In 2016, about 51 percent of new power capacity in the European Union came from the wind, according to energy association WindEurope. In the U.S., only around 5.5 percent of the nation’s energy came from wind power, according to the U.S. Energy Information Administration, up from 4.7% in 2015. And, until very recently, all of that wind had been harvested from land-based turbines.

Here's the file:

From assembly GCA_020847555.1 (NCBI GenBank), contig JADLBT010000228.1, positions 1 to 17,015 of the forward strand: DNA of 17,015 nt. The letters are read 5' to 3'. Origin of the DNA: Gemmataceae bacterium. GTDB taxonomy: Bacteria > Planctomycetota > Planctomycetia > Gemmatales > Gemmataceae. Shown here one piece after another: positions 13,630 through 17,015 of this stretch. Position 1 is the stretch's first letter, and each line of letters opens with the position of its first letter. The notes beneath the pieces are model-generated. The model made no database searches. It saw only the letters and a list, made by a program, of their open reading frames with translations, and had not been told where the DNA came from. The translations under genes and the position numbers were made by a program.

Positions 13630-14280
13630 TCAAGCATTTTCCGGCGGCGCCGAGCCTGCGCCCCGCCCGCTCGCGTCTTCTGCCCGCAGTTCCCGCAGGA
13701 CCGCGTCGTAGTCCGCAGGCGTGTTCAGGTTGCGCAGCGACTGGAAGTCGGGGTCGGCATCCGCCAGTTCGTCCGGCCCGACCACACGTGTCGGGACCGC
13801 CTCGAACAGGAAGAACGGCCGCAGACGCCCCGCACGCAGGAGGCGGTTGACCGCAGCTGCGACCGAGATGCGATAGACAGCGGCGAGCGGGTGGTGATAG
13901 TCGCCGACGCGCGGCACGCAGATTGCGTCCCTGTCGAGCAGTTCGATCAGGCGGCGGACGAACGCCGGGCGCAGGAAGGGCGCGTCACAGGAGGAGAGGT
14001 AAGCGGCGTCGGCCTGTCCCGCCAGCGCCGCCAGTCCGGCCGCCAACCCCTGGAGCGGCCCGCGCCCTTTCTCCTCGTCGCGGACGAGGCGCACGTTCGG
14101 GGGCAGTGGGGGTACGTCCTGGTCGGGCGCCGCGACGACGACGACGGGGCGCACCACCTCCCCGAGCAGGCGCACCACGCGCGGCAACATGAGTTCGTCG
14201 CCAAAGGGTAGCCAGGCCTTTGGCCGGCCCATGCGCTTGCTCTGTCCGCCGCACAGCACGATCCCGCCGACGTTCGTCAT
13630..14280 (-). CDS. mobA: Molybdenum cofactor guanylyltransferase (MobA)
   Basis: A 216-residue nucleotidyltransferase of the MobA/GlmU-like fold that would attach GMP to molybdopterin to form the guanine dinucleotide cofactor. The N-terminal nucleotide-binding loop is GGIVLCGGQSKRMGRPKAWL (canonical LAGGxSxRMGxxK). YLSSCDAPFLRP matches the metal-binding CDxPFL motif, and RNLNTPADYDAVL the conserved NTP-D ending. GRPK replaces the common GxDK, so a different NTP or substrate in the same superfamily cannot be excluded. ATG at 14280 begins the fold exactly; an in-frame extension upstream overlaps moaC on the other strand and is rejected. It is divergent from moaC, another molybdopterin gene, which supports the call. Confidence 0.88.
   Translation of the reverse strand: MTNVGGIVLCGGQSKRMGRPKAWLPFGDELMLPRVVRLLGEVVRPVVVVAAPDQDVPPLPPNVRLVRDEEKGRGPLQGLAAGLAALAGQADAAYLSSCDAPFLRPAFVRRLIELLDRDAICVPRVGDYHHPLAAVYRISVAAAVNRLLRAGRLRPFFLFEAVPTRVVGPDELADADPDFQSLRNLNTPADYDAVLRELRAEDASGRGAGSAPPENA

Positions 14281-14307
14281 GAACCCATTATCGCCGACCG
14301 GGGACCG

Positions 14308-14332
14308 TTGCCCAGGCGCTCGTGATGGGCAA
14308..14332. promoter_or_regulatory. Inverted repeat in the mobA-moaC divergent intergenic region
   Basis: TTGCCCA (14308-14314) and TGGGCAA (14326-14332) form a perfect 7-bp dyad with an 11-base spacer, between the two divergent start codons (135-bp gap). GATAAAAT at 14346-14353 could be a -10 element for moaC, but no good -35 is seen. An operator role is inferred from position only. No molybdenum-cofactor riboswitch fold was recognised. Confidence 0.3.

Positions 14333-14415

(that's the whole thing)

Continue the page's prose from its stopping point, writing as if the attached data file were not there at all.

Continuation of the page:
Viewed from the coastline, the blades stoically sweep against the backdrop of the horizon. Far out in the open ocean, a single wind turbine is a spectacular monolith. Arrayed in offshore wind power plants, they push the envelope of human ingenuity. Over the years offshore wind turbines have become larger and more powerful, and now generate more electrical power from fewer turbines, require fewer foundations, much less electrical infrastructure and less frequent service visits, and as a result have dramatically reduced the cost of offshore wind power. In Denmark, a pioneering wind-powered nation since the 1970s, the leading edge of the offshore wind technology is being defined.